The State Theatre Company of South Australia
The Space
Until 02 Jun 2018

Review by Sarah Westgarth

Fleur Kilpatrick has written a compelling tale of friendship, trauma, and escape, a play that is captivating from start to finish. ‘Terrestrial’ is a two-hander, exploring the friendship between teenagers Liddy and Badar, who meet after Liddy and her mother move to the isolated mining town in which Badar has lived his whole life. While Liddy is cold and closed off, Badar is warm and welcoming, and makes it his mission to form a connection. The play does not follow a strictly linear narrative; rather, it experiments between time, place, and reality with seamless, quick transitions that are flawlessly executed. It quickly becomes clear we are viewing the development of Liddy and Badar’s relationship through Liddy’s reflections and memories, and her viewpoint is warped and twisted in ways even she does not understand.

Kilpatrick’s script shows a deep understanding of the way young people speak, think and feel; Badar and Liddy never feel stereotypical, and their experiences are treated with respect and care. Their lives are continuously affected by the choices and actions of the adults around them, often leaving them feel helpless and without agency. Both characters are forced to do what they can to feel in control, to survive in a world that sometimes seems like it’s out to get them.

The dialogue is in capable hands with Annabel Matheson and Patrick Jhanur, both of whom carry the audience with them, even when things start to feel confusing. Matheson is less naturalistic in her performance than she could have been, with many of her expressions and movements feeling more like affectations; it also would have been good to see more nuance in the character of Liddy, as Matheson’s tone doesn’t shift much throughout the play. That being said, she has a strong enough presence that she sells even the less endearing aspects of Liddy’s personality, and there’s never a doubt of who she is as a person. Jhanur’s portrayal of Badar is refreshing and dynamic; a role that could easily slip into caricature becomes instantly and refreshingly real. You feel everything he does: his joy, his pain, his humour, and his loneliness. It’s an incredible performance.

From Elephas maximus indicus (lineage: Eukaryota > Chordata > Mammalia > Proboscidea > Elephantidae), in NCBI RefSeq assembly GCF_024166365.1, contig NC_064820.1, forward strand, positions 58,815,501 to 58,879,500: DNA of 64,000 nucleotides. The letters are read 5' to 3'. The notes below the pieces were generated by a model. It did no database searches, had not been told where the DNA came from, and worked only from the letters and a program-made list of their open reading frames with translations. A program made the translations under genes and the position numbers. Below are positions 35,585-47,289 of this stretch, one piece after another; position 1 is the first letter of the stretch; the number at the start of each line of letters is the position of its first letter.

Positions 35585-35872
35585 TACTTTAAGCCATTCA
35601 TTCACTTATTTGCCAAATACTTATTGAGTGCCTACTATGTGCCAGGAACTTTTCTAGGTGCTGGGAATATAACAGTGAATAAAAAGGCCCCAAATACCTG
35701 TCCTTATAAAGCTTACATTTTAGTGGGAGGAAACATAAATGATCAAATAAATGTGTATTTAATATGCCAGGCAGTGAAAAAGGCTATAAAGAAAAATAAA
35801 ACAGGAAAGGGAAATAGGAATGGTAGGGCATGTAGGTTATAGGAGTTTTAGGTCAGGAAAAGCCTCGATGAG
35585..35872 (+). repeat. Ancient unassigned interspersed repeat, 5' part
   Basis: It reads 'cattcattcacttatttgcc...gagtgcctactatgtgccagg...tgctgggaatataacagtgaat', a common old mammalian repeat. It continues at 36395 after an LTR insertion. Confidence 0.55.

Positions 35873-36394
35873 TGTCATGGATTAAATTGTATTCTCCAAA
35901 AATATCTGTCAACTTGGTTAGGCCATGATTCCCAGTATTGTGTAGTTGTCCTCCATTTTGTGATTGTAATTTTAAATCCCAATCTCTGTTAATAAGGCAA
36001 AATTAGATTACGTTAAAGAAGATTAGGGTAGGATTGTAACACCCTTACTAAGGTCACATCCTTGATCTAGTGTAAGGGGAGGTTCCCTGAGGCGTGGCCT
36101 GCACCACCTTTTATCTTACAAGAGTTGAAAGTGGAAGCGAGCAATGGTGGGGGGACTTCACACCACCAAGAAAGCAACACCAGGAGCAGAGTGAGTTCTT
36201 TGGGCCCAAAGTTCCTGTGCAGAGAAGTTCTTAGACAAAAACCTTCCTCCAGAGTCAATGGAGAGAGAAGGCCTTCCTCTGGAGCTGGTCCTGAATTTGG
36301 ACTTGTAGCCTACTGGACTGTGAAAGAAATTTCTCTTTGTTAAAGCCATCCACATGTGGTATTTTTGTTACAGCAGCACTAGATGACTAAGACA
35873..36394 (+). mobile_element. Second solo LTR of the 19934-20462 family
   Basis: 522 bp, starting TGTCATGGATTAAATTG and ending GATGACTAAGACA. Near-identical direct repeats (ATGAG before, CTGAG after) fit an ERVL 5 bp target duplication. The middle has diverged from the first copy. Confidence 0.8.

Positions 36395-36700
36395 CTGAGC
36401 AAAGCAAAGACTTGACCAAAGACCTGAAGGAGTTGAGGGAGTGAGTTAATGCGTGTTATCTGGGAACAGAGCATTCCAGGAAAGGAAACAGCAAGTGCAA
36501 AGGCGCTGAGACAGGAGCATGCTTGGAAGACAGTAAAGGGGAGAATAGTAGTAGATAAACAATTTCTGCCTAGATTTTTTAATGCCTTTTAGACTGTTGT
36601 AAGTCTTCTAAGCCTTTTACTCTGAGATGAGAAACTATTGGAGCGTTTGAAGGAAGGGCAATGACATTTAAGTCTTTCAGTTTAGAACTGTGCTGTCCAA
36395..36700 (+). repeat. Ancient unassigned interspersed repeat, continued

The direction by Nescha Jelk supports and uplifts the story, keeping the staging simple but powerful. All elements of the show been carefully considered, contributing to the gentle tension between calm and chaos that echoes throughout the play. The design by Meg Wilson, Chris Petridis and Andrew Howard is fantastic, contributing to the shifting tones of each scene, and transporting the audience to the starry outback, to an abandoned house, to a stark interrogation room, often in an instant.

The palpable sense of suspense and foreboding that is created throughout ‘Terrestrial’ is electric, and it’s clear that Jelk’s strong vision has created such a cohesive feel. The mystery element never feels frustrating or deliberately manipulative, but rather a natural unfolding of details, as Liddy’s traumatic past, obsession with aliens, and new friendship with Badar slowly unravel. Not all questions are answered, but ‘Terrestrial’ leaves you with just enough to keep you both curious and satisfied.